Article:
Helen Kirk: March 2016
I am a sucker for a good story: books, films, TV dramas, personal testimonies; I even quite like reading the obituary page because sometimes you find the most extraordinary stories of people's lives. And, although many might claim the opposite, I find the Bible is a treasure trove of stories and tales that relate my humanity to God's presence.
One of my favourite stories is that of the Prodigal Son, or as it's sometimes called, 'The Waiting Father'. In this story the son goes off the rails; he demands his inheritance not caring about the pain he is causing his family and then he leaves home and blows the money on wild living. It is only when he realises he is broke and completely on his own in the world that he recognizes all he had at home. He decides to return and see if his family will accept his grovelling apologies, but what he doesn't realise is that every day his father watches the horizon for his coming; he cannot help but wait for him to return. When, eventually, the father spots the son, he runs towards him, not giving the son a chance to speak his apology, and wraps him in an embrace. Simultaneously he tells his child how much he has been missed him, whilst at the same time organising a welcome home feast. The father's position is not one of judgement but grace; he forgives before contrition is offered; he extends the opportunity to start again without the need of explanation, and celebrates his return without requiring any assurances. In love he puts aside all that has gone before, and with open armed hospitality welcomes his son home.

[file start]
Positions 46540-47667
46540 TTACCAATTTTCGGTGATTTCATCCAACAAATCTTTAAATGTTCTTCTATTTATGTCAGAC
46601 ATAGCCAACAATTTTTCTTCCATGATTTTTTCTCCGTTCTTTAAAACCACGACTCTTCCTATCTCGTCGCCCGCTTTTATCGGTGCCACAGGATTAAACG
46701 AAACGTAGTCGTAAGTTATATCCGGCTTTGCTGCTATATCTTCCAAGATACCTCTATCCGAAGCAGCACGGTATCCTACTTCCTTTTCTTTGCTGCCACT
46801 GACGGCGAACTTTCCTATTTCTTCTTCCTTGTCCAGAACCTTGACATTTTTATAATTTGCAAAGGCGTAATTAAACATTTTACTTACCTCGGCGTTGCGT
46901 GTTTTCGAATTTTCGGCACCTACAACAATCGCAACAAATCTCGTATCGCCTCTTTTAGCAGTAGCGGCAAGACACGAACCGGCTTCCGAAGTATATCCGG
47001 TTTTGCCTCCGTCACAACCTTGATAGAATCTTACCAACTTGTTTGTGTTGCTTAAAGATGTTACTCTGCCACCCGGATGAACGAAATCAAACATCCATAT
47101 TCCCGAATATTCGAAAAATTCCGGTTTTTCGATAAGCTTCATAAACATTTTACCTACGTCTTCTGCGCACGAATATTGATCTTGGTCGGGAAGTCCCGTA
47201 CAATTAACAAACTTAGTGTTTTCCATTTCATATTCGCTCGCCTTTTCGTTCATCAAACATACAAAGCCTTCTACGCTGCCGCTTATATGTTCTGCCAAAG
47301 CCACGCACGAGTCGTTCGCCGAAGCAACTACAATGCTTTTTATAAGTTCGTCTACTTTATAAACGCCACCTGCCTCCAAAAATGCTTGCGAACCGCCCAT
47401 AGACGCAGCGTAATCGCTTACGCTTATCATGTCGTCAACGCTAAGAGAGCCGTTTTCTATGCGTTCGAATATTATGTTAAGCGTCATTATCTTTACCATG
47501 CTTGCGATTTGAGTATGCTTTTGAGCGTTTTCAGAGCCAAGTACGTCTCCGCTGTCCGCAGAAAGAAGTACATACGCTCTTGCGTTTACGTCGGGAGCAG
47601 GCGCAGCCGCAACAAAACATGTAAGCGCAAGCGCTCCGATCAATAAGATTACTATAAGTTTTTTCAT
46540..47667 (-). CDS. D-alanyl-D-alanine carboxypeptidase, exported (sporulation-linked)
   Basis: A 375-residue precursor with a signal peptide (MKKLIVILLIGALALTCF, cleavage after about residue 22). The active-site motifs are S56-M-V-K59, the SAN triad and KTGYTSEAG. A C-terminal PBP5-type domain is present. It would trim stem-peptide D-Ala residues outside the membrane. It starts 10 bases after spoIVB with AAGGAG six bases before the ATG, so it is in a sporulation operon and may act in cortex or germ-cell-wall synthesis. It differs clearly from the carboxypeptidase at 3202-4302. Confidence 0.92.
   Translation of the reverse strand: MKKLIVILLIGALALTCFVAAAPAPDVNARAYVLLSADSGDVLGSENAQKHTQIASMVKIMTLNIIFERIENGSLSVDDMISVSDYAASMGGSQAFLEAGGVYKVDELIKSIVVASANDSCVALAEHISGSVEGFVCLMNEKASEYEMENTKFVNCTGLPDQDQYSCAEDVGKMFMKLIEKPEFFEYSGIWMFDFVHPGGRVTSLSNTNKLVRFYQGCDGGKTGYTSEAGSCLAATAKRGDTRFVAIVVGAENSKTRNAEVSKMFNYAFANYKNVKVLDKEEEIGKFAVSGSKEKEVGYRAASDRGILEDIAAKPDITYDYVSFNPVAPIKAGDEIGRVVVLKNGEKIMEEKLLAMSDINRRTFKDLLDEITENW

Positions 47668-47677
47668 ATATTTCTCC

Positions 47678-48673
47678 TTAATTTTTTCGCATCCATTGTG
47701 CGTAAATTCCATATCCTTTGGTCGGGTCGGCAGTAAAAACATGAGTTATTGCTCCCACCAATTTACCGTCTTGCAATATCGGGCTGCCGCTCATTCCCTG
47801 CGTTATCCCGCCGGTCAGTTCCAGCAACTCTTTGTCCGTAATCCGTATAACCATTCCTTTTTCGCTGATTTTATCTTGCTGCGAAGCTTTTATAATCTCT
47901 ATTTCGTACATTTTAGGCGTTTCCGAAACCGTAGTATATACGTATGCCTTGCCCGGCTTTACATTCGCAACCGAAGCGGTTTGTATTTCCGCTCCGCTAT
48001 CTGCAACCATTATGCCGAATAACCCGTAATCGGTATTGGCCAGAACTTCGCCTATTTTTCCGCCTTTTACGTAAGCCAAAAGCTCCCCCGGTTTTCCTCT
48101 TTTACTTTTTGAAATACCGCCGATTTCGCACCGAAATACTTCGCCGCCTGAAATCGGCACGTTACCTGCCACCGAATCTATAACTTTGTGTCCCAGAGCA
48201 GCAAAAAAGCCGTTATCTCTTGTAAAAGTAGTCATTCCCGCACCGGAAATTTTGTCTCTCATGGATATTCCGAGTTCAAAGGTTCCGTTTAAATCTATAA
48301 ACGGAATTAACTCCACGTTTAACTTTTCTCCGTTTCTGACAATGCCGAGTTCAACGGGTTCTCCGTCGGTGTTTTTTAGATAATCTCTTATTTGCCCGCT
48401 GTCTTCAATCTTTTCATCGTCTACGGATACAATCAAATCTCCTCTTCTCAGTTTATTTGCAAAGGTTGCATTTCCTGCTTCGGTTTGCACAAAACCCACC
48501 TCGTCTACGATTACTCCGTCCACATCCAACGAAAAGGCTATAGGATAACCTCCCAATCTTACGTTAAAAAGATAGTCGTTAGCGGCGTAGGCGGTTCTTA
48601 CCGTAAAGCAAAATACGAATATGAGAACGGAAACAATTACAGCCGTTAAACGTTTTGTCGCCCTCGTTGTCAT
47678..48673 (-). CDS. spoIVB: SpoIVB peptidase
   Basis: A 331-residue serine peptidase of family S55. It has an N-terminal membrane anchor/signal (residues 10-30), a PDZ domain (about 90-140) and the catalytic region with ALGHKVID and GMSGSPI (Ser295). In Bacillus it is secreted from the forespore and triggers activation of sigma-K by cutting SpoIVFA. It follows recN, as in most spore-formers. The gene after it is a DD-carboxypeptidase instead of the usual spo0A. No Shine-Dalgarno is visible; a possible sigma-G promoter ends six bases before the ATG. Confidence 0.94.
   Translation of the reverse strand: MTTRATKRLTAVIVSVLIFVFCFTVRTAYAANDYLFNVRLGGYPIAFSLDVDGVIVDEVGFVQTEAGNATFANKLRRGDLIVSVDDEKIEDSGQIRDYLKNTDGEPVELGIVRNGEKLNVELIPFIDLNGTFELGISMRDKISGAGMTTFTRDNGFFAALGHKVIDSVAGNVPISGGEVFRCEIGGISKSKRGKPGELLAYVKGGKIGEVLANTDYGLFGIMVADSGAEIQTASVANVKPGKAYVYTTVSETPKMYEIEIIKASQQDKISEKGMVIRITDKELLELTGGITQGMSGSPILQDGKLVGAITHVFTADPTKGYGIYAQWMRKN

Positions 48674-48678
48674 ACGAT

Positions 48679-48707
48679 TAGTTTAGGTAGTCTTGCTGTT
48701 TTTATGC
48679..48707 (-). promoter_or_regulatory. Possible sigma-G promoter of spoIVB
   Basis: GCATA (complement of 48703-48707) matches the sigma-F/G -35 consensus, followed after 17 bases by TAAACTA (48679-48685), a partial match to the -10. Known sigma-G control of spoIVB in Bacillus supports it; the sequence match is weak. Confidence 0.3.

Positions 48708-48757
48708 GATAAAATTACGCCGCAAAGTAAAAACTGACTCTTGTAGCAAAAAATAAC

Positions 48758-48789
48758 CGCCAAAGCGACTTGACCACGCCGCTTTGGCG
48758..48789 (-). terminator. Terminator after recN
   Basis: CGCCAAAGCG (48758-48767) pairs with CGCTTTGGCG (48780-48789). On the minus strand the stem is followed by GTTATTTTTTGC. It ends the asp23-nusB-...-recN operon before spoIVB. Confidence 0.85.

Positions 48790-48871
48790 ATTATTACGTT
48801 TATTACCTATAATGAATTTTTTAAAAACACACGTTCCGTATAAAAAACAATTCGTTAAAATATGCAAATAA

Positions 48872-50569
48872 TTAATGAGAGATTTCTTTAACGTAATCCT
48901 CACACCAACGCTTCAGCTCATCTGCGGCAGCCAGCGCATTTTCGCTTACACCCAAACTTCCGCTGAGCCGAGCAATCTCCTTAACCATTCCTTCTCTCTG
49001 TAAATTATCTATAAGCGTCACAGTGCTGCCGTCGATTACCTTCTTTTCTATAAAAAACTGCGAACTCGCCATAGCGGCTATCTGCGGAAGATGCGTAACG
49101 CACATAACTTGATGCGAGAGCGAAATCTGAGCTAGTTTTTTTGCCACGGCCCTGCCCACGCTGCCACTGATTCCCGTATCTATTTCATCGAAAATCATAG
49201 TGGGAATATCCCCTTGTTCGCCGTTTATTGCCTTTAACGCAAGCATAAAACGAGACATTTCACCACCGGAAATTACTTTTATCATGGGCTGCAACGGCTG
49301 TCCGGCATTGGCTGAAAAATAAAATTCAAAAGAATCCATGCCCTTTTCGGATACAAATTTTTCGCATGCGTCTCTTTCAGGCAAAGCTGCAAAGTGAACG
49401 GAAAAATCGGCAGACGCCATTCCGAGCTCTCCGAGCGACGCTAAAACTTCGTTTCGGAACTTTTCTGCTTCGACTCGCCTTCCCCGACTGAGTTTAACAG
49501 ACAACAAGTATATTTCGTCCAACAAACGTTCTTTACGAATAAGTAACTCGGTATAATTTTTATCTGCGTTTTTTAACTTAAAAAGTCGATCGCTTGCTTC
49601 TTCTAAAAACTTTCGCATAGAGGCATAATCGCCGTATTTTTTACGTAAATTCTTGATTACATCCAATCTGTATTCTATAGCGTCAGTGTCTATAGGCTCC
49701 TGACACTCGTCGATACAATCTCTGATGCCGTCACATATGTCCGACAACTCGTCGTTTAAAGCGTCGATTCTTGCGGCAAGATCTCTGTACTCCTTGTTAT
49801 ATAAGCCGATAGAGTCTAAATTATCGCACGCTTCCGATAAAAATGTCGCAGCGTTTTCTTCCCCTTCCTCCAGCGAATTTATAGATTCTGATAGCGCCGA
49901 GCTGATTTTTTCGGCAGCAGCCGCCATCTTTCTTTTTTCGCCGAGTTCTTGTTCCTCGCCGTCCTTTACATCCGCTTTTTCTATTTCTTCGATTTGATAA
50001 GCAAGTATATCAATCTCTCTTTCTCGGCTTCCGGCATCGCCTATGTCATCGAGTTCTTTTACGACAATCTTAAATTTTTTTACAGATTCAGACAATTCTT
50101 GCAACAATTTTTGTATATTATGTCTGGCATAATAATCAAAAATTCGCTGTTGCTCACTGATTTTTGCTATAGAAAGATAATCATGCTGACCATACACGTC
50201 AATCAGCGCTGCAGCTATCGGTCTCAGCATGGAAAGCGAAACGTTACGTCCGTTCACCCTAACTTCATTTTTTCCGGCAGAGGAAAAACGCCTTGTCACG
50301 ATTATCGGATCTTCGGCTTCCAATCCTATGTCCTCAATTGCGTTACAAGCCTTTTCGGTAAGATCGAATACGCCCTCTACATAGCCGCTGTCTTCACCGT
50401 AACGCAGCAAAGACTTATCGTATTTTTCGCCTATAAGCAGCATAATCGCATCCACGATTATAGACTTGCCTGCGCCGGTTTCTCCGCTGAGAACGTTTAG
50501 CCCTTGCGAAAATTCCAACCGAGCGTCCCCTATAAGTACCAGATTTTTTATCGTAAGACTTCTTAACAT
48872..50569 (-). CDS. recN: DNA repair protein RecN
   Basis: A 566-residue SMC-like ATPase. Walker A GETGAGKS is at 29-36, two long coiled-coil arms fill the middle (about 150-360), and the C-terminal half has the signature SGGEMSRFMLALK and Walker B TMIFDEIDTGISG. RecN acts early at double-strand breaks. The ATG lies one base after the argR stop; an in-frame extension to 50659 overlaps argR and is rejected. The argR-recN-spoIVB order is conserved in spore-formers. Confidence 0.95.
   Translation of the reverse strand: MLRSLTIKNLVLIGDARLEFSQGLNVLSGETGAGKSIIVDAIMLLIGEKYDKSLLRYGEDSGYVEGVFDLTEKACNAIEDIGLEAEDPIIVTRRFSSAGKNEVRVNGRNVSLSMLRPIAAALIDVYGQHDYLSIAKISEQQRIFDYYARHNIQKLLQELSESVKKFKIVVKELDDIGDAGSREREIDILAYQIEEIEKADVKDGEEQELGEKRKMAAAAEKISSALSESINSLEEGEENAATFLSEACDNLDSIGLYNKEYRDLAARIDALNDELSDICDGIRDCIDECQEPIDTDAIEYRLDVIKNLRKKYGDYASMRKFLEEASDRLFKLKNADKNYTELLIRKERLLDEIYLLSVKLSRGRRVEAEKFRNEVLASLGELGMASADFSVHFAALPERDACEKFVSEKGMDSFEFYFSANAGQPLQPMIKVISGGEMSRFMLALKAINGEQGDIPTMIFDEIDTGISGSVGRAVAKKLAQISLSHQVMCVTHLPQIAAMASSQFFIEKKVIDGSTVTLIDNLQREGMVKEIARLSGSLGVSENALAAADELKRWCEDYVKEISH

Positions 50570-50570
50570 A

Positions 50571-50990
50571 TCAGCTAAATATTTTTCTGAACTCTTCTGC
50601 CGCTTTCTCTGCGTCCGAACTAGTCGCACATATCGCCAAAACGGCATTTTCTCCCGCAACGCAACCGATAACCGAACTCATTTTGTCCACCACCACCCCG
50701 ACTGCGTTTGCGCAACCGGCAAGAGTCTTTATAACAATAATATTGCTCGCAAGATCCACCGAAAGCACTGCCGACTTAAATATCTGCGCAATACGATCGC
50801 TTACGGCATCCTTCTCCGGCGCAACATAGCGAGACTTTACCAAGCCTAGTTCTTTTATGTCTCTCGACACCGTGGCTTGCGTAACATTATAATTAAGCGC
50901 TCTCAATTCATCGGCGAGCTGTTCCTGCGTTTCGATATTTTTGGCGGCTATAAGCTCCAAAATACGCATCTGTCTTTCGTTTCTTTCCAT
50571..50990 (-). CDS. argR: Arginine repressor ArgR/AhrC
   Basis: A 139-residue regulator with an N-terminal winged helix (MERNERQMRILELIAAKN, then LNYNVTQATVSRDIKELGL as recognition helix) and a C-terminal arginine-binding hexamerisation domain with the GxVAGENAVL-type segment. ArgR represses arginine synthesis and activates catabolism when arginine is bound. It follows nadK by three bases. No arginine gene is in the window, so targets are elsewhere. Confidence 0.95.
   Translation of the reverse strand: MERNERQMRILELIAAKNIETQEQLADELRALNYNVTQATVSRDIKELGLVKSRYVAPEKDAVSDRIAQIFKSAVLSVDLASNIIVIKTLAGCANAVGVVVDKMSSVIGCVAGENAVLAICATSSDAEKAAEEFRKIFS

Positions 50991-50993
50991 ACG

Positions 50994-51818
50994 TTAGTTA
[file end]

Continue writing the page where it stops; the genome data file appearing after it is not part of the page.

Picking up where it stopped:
Jesus tells the story to remind us of the nature of God, who waits, with longing love, to welcome us, his children, home into his presence. How wonderful to know that God delights so much in us, his children.
However, it is also a deeply challenging story. Forgiveness and love offered without condition somehow goes against the grain of our humanity; we are happier with the language of achievement, of what is deserved and attained, rather than grace: that which is given without even being asked. Yet such grace is God's way and if it is offered to me then it is also offered to others — to those I struggle with; to those I judge badly; to those I avoid. Thankfully I do not have to bear this grace on my own; I am part of the Body of Christ, a member of Aylesbury Methodist Church, and so together we are called to tell a different story, one that subverts society's quick judgements with a distinctive loving response. And so, like the Father in the story, we long for humanity to come 'home'; we offer a welcome and the best of our hospitality, not just to some, but to all and to any, whoever they are, for we believe that in God's love is a transformative hope.
So what is our story? It is one of grace — that which we have received and that which we offer. May we be a community of second chances, a place of grace.
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Hall, rooms 4/5/6